- details of how you spent your allocation for that year
- how your use of that allocation made a difference to the attainment of the pupils who benefit from the funding
As final payments of the Year 7 catch-up premium were made in relation to the 2019 to 2020 academic year, the 2020 to 2021 academic year will be the last year on which schools must report how this funding was used.
Coronavirus (COVID-19) catch-up premium
If your school gets the coronavirus (COVID-19) catch-up premium grant in academic year 2020 to 2021, you should publish details of:
- how it is intended that the grant will be spent
- how the effect of this expenditure on the educational attainment of those pupils at the school will be assessed
There’s further information on the coronavirus (COVID-19) catch-up premium.
PE and sport premium for primary schools
If your school receives PE and sport premium funding, your grant funding agreement will explain what information you must publish. It’s likely that you’ll have to include:
- the amount of premium received
- a full breakdown of how it has been spent
- the impact the school has seen on pupils’ PE and sport participation and attainment
- how the improvements will be sustainable in the future
- the percentage of pupils within their year 6 cohort that can do each of the following:
- swim competently, confidently, and proficiently over a distance of at least 25 metres
- use a range of strokes effectively
- perform safe self-rescue in different water-based situation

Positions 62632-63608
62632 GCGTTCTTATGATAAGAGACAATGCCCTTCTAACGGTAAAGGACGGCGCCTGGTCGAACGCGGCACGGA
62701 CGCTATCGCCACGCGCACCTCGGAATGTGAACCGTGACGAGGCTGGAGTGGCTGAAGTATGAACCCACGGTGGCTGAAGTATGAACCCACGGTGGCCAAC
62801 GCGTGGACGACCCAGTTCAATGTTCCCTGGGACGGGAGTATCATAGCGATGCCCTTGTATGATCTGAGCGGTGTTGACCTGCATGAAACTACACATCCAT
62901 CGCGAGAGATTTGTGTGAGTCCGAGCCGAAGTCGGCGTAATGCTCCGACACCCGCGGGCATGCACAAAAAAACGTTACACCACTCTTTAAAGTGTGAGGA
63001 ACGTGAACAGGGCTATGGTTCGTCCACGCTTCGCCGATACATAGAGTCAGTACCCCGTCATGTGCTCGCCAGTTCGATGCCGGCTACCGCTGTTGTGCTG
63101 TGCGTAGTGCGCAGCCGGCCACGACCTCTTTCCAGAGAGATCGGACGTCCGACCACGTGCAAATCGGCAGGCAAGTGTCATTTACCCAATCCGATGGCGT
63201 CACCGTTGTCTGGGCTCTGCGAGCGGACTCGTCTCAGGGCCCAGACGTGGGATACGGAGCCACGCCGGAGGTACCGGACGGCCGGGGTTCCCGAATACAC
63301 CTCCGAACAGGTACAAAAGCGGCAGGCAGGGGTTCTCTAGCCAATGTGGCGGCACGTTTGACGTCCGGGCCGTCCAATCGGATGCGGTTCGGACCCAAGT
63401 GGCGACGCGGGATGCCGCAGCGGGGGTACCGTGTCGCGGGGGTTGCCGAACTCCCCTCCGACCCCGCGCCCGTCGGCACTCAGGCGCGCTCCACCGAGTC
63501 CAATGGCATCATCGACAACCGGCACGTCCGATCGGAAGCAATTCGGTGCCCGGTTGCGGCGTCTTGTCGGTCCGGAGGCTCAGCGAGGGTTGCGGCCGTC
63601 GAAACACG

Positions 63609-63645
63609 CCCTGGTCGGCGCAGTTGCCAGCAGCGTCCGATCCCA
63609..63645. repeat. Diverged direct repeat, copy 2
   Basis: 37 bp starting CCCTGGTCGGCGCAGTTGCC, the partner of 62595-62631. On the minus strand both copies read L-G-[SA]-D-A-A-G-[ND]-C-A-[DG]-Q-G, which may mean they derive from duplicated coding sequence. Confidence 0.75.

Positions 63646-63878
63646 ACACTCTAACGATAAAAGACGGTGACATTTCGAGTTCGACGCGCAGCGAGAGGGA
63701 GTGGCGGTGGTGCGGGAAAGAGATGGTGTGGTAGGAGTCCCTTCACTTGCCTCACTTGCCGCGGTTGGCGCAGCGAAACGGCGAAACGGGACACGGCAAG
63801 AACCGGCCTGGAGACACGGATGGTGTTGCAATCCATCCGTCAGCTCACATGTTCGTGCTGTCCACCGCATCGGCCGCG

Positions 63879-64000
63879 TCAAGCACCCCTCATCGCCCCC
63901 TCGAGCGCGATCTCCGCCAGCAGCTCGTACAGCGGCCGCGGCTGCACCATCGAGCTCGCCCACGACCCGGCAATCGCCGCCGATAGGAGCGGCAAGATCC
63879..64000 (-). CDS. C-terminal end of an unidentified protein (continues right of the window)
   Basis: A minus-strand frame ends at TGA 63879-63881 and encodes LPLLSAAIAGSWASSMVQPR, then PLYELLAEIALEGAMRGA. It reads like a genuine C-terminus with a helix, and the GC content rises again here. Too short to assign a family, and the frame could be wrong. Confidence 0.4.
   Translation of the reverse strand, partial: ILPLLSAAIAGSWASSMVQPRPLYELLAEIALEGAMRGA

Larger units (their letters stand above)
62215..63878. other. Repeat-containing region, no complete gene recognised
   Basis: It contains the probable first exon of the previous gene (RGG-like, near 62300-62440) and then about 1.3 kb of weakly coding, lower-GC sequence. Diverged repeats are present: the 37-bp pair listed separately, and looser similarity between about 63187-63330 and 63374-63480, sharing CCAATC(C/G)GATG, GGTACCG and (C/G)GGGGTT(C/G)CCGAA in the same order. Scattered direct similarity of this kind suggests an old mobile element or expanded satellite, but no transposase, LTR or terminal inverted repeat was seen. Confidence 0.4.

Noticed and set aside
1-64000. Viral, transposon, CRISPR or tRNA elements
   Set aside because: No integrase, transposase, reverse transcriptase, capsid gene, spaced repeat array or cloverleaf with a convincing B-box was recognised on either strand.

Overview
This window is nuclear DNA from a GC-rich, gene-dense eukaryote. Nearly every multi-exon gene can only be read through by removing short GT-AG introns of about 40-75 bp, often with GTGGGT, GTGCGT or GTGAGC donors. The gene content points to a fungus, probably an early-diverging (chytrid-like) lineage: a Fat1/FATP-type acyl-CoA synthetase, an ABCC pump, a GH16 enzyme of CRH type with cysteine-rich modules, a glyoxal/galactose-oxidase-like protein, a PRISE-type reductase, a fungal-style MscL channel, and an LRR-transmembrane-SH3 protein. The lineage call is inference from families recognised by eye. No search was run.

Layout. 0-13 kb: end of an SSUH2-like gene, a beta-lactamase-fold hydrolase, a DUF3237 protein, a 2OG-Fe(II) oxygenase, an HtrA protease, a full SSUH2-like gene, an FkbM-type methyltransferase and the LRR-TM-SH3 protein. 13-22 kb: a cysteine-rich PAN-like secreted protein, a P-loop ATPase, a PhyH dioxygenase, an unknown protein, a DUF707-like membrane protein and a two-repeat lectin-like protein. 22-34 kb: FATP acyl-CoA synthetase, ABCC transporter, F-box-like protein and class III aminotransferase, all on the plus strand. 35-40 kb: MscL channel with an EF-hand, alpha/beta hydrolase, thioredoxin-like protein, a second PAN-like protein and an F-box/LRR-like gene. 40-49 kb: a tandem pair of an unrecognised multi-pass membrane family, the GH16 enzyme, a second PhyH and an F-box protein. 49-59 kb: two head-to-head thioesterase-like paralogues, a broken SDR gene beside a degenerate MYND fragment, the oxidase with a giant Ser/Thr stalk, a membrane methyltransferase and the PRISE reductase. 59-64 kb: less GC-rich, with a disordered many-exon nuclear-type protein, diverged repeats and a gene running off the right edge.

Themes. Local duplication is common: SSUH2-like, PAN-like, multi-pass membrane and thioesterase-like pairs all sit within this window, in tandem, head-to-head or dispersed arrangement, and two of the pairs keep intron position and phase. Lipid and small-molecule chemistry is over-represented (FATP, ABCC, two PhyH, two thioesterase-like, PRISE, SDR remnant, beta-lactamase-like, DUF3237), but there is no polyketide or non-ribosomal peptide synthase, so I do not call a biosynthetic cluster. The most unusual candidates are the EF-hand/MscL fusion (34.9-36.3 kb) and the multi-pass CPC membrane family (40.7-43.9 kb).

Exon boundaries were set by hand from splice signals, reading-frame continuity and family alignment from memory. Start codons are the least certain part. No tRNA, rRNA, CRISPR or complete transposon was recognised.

What do academies need to publish on their websites: equality objectives
As public bodies, academies and FE institutions must comply with the public sector equality duty in the Equality Act 2010 and the Equality Act 2010 (Specific Duties and Public Authorities) Regulations 2017. This means you must publish:
- details of how your school complies with the public sector equality duty – you must update this every year
- your school’s equality objectives – you must update this at least once every 4 years
The Equality Act 2010 and Advice for Schools provides information as to how your school can demonstrate compliance. For example, including details of how your school is:
- eliminating discrimination (see the Equality Act 2010)
- advancing equality of opportunity – between people who share a protected characteristic and people who do not share it
- consulting and involving those affected by inequality, in the decisions your school or college takes to promote equality and eliminate discrimination (affected people could include parents, pupils, staff and members of the local community)
Special educational needs and disabilities (SEND)
You must publish an Information Report on your website about the implementation of your school’s policy for pupils with SEN and should update it annually.
You should update any changes occurring during the year as soon as possible. The report must comply with section 69 of the Children and Families Act 2014, meaning that it must contain:
- the ‘SEN Information’ specified in Schedule 1 to the Special Educational Needs and Disability Regulations 2014. (Statutory guidance on this is contained in section 6.79 to 6.82 of the Special educational needs and disability code of practice: 0 to 25 years);
- information as to:
- the arrangements for the admission of disabled pupils
- the steps you have taken to prevent disabled pupils from being treated less favourably than other pupils
- the facilities you provide to help disabled pupils to access the school
- the plan prepared under paragraph 3 of Schedule 10 to the Equality Act 2010 (accessibility plan) for:
- increasing the extent to which disabled pupils can participate in the school’s curriculum
- improving the physical environment of the school for the purpose of increasing the extent to which disabled pupils are able to take advantage of education and benefits, facilities or services provided or offered by the school
- improving the delivery to disabled pupils of information which is readily accessible to pupils who are not disabled
What do academies need to publish on their websites: careers programme information